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1 hour ago, MunoRN said:

The purpose of the title on the badge is to communicate to patients, families, etc who you are.  

To me, the desire to include an alphabet soup after your role title of RN only conveys to patients and families that you feel inadequate as an "RN" and feel the need to supplement that with nonsensical combinations of letters to distract from "RN".  At every place I've worked, the Physicians have had no problem with just MD or DO, despite typically having numerous other certifications and designations.

Personally, I'm proud of the "RN" designation, if you feel the need to obfuscate that you're an RN then you chose the wrong profession.

 

I had a big post, but then just decided that "I totally disagree" will suffice.

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Glycerine82 has 3 years experience as a ASN, LPN and specializes in SNF/Rehab/Geri.

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I think its a reasonable request without having it look like alphabet soup.  For example "RN, BSN" is one thing but AS, ASN, BSN, MSN, RN is quite another. 

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choksantos has 16 years experience as a BSN, RN and specializes in Cardiac TCU /tele/SDU.

67 Posts; 2,114 Profile Views

3 hours ago, Glycerine82 said:

I think its a reasonable request without having it look like alphabet soup.  For example "RN, BSN" is one thing but AS, ASN, BSN, MSN, RN is quite another. 

Yeah, with degrees it should be highest education only like MSN then RN, no need to put bsn, asn as it is already presumed or implied. But my question is regarding certifications/credentials like CCRN, CMC and the like.

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Jedrnurse has 25 years experience as a BSN, RN and specializes in school nurse.

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Seems to me that the chief purpose of the ID is so patients (et al.) know who and "what" you are. The more extra letters on the small card, the harder it is for people (particularly lay people) to focus on what they need to know from it.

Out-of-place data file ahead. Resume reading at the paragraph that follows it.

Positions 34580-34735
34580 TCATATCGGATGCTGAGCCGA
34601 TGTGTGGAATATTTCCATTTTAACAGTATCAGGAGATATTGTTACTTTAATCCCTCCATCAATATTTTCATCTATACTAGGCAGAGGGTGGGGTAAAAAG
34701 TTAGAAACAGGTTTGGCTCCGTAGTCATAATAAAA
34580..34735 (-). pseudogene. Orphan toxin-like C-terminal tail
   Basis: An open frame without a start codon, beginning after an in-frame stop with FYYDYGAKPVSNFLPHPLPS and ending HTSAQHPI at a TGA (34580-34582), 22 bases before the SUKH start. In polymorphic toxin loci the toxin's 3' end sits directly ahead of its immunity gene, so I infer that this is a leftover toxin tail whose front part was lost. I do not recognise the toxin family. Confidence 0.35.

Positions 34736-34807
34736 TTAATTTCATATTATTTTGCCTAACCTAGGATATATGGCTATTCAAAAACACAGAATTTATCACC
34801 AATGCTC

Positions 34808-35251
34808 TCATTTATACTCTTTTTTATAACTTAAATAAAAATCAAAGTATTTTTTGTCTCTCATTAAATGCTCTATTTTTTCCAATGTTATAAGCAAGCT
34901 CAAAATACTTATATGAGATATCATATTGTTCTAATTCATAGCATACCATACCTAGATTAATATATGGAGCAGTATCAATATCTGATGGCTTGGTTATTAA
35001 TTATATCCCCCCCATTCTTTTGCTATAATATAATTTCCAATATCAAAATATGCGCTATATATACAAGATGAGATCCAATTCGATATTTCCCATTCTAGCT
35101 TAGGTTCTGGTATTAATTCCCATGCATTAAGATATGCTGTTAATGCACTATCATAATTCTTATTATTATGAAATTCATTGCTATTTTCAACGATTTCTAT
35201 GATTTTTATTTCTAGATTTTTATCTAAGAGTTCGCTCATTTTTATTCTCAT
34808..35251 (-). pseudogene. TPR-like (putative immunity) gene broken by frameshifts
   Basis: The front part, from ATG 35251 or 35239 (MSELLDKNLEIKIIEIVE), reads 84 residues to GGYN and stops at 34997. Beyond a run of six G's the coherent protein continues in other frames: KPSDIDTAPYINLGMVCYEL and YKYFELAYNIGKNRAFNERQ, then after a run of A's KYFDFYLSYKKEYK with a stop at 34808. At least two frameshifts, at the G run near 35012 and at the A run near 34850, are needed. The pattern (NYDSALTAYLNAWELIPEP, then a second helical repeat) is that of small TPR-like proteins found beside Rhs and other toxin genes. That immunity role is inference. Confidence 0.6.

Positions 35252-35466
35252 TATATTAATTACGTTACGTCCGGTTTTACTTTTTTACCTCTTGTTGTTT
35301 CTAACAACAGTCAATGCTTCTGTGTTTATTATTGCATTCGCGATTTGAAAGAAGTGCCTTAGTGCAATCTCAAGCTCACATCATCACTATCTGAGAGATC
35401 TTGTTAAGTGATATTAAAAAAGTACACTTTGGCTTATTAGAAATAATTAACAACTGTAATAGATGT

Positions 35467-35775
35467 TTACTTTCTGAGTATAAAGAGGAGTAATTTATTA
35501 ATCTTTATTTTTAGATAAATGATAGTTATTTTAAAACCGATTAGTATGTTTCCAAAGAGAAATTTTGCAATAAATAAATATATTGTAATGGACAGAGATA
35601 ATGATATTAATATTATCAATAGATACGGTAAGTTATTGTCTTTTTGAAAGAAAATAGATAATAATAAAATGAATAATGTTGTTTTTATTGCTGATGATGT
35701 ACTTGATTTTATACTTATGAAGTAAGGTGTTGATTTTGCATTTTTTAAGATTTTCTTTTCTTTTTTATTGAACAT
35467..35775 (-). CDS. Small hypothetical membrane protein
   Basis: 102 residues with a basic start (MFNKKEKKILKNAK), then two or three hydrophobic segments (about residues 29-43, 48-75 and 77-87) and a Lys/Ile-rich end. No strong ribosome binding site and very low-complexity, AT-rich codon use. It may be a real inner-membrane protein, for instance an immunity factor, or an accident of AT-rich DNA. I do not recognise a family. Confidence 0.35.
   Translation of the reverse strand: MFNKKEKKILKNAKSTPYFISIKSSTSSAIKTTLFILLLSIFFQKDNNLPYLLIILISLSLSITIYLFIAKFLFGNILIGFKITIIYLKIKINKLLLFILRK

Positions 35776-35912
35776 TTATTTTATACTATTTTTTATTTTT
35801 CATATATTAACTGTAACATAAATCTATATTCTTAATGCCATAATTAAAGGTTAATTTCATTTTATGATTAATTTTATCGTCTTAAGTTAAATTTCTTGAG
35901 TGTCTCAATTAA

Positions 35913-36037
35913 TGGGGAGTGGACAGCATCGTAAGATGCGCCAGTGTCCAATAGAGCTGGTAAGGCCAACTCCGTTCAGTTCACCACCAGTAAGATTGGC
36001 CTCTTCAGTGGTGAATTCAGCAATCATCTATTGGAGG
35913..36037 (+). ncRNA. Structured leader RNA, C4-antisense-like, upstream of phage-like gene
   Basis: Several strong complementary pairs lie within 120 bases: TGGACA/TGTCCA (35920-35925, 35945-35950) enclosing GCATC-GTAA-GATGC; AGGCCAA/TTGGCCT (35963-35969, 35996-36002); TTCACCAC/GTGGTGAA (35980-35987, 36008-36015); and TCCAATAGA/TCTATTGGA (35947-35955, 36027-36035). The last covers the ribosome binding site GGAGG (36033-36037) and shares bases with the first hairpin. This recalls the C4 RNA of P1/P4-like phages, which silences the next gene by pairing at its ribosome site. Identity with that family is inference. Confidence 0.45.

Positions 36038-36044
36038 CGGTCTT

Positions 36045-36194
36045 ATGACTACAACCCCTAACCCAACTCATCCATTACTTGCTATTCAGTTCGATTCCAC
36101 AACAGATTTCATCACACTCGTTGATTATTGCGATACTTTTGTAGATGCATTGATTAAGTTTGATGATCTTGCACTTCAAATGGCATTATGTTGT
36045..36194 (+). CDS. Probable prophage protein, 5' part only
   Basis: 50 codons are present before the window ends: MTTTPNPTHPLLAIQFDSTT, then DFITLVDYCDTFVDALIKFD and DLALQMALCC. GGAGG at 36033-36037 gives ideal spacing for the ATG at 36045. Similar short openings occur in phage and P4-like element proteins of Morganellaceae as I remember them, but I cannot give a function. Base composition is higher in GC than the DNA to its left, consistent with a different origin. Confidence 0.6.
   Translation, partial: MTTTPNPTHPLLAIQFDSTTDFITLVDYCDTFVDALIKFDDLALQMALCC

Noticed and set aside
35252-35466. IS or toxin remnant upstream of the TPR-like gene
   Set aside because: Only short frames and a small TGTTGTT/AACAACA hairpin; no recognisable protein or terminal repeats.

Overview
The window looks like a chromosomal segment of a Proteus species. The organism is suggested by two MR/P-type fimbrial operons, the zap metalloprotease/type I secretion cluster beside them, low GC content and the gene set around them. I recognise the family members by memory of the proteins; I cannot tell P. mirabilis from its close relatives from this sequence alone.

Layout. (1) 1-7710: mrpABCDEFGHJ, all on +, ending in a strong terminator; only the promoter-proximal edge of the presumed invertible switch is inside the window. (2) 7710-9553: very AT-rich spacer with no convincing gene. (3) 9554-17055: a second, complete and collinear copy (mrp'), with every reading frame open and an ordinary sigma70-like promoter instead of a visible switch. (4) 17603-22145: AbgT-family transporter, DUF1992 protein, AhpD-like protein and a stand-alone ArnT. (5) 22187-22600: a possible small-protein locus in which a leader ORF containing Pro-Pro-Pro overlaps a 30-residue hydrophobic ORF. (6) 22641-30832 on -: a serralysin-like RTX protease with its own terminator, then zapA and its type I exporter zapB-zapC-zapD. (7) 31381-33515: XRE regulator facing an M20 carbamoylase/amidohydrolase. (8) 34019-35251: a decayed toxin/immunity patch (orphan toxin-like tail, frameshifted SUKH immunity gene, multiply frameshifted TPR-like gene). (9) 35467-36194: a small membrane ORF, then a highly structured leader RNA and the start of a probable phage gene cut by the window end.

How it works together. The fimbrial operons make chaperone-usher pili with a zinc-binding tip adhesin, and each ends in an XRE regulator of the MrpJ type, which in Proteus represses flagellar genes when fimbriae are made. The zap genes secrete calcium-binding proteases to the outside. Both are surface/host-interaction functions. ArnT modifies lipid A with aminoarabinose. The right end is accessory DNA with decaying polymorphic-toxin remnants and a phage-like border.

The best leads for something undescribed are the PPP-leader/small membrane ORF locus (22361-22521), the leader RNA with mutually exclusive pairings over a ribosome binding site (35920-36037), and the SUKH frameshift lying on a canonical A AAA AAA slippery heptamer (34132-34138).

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166 Posts; 1,988 Profile Views

As long as it doesn't look like alphabet soup.  Maybe ONE certification after you HIGHEST degree earned. ex: BSN, CCRN.  Not BSN, ADN, RN-BC CCRN-CMC, ACLS, ABCDEFGH, BBQ

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Pixie.RN has 11 years experience as a MSN, RN, EMT-P and specializes in EMS, ED, Trauma, CNE, CEN, CPEN, TCRN.

7 Followers; 32 Articles; 13,289 Posts; 128,894 Profile Views

Come on, peeps... We should all know that ACLS and PALS and BLS and TNCC and two-day courses don't earn a spot with your professional credentials.

Personally, I like just MSN, RN on my badge. No, I wouldn't include my ASN or BSN, though I have those. I have ED certs (CEN, CPEN, and TCRN), and for those I might wear a pin. I also have my certified nurse educator (CNE), but that is more of an academic credential so that one isn't as relevant at my full-time job. (Definitely at my part-time teaching job, though.)

When I had been an ED RN (new nurse) for 10 months, I attempted and passed the CEN. I had that added to my badge, and my accomplishment inspired several of my ED's experienced but un-certified RNs to do the same. Our environment (plus clinical ladder) fostered this kind of behavior and pride. OP, if you are the first, be proud and inspire your peeps! 

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The less, the better. I like NP. Perfect. 

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1 hour ago, Pixie.RN said:

Come on, peeps... We should all know that ACLS and PALS and BLS and TNCC and two-day courses don't earn a spot with your professional credentials.

We should but not all do. I've seen it.  Made me 🙄 and lose respect for the person immediately when I finally stopped laughing. Not in front of them of course.